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U.S.-Iran Relations and the Iran-Iraq War, 1979–1988
James G. Blight; Janet M. Lang; Hussein Banai; Malcolm Byrne and John Tirman -
brings the unique methods of critical oral history, developed to study flashpoints from the Cold War such as the Cuban Missile Crisis, to understand U.S. and Iranian relations from the fall of the Shah in 1978 through the Iranian hostage crisis and the Iran-Iraq war. Scholars and former officials involved with U.S. and UN policy take a fresh look at U.S and Iranian relations during this time, with special emphasis on the U.S. role in the Iran-Iraq War. With its remarkable declassified documentation and oral testimony that bear directly on questions of U.S. policymaking with regard to the Iran-Iraq War,
reveals much that was previously unknown about U.S. policy before, during, and after the war. They go beyond mere reportage to offer lessons regarding fundamental foreign policy challenges to the U.S. that transcend time and place.
Rowman & Littlefield Publishers
Size: 6 1/2 x 9 1/4
978-1-4422-0830-8 • Hardback • May 2012 •
978-1-4422-0831-5 • Paperback • February 2014 •
978-1-4422-0832-2 • eBook • May 2012 •
Political Science / International Relations / General
Political Science / International Relations / Diplomacy
Political Science / International Relations / Treaties
Political Science / World / Middle Eastern
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James G. Blight,
Center for International Governance Innovation (CIGI) chair in Foreign Policy Development, Balsillie School of International Relations, University of Waterloo, Waterloo, Ontario
janet M. Lang,
research professor, Balsillie School of International Affairs, University of Waterloo, Waterloo, Ontario
, assistant professor of diplomacy and world affairs at Occidental College.
, Deputy Director, National Security Archive at George Washington University, Washington, DC.
, Executive Director and Principal Research Scientist, Center for International Studies, Massachusetts Institute of Technology, Cambridge, Massachusetts.
Foreword: By Bruce Riedel.
Part I: The U.S. and Iran: How “the Enemy Has Become Our Masterpiece.”
Prologue: Kierkegaard in the Desert: A Reader’s Guide to
Dramatis Personae: Who’s Who at the Musgrove Conference.
Chapter One: How It Came to This: The Evolution of Dueling U.S. and Iranian Narratives.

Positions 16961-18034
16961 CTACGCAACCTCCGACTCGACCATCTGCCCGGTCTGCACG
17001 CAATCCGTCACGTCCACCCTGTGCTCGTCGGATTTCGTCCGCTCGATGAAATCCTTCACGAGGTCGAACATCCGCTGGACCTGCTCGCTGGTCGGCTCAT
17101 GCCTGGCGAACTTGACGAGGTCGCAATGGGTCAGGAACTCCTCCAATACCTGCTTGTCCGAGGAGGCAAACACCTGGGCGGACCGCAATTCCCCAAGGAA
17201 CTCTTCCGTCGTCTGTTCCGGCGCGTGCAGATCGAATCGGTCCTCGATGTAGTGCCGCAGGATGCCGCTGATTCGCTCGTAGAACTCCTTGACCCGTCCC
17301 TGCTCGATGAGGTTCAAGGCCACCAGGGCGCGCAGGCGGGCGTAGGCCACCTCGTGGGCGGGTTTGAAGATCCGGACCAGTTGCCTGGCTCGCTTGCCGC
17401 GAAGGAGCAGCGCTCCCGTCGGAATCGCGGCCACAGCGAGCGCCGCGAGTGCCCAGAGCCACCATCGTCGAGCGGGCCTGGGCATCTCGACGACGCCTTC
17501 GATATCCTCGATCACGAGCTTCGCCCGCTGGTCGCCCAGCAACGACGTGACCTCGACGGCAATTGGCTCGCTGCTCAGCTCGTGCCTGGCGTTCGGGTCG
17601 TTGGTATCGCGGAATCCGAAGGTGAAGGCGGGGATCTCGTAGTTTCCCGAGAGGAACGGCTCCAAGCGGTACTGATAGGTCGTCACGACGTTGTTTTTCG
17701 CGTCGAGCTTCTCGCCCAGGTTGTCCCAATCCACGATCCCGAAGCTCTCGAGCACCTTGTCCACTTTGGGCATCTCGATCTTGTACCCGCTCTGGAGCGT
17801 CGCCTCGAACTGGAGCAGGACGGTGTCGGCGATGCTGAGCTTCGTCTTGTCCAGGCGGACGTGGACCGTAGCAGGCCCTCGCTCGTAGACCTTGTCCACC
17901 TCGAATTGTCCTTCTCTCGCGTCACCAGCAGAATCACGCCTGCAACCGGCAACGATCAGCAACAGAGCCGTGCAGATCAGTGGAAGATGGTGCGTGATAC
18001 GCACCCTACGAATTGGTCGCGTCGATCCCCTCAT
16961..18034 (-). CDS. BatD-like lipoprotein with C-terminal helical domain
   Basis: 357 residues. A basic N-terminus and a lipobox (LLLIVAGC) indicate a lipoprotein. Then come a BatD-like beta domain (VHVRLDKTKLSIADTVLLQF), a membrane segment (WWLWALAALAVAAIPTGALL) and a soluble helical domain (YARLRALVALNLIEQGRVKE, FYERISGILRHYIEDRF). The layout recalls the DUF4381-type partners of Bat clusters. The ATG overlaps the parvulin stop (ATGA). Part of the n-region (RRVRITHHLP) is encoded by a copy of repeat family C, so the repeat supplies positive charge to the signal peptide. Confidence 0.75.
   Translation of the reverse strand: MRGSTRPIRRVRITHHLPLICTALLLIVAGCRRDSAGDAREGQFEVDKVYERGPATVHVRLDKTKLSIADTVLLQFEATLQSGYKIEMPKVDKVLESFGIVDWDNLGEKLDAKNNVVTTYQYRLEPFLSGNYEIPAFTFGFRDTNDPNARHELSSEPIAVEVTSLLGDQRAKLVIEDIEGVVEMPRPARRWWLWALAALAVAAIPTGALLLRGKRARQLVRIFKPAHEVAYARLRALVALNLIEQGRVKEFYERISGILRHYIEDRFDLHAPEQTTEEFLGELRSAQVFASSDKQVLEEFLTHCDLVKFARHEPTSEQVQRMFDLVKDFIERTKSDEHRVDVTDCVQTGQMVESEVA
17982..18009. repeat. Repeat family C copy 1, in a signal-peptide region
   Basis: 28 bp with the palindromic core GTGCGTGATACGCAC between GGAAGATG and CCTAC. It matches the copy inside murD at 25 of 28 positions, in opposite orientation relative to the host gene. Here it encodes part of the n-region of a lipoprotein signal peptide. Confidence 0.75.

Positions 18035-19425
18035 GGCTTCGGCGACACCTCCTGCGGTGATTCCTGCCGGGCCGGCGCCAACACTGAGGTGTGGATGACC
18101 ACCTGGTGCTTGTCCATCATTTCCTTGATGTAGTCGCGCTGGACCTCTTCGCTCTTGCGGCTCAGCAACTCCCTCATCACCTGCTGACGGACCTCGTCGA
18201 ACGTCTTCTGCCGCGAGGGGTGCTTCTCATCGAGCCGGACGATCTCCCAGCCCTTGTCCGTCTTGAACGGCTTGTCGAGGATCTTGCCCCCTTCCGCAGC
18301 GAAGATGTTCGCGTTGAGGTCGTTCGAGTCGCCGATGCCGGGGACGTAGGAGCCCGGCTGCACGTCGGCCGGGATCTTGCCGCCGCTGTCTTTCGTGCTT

Part II: The Musgrove Conference: A Critical Oral History of the Origins of U.S.-Iranian Enmity.
Chapter Two: The U.S. Confronts The Islamic Republic: The Origins of Enmity, 1979-1982.
Chapter Three: The U.S. Tilt Toward Iraq: A Strategy for Avoiding a “Middle Eastern Armageddon.”
Chapter Four: “A World-Class Rogues’ Gallery of Liars and Crooks”: The Iran-Contra Affair.
Chapter Five: “This Huge Crescendo of Pressures”: Iraqi Resurgence in 1988 and Iranian Preparation for War with the U.S.
Chapter Six: Khomeini Drinks the “Hemlock”: How the United Nations Facilitated the End of the War.
Part III: Revelations, Perspectives and Interpretations.
Chapter Seven: Missed Opportunities? The Virtual History of U.S.-Iran Relations During the Iran-Iraq War.
Epilogue: Takeaways: What Did We Learn From the Musgrove Dialogues?
Appendix I: Chronology.
Appendix II: Annotated Excerpts From Declassified Documents.
About the Authors.
By applying an innovative methodology ("critical oral history"), by engaging some of the most authoritative voices on the subject matter in a well-informed, candid, and insightful dialogue, and through their own trenchant analyses, the authors of this groundbreaking work provide a fresh perspective on the mindsets, misperceptions, and misguided policies by Iran, Iraq, and the United States, that helped start and prolong what became one of the bloodiest regional wars in the latter half of the twentieth century. For policymakers, scholars, and students pondering the causes of the enduring enmities and mistrust between Iran and the United States today, this book is a must read.
Ali Banuazizi, Boston College and past president, Middle East Studies Association
An elegantly written treasure trove of fascinating, forgotten, and previously unrevealed history. For those seeking to understand the roots of modern enmity between the U.S. and Iran,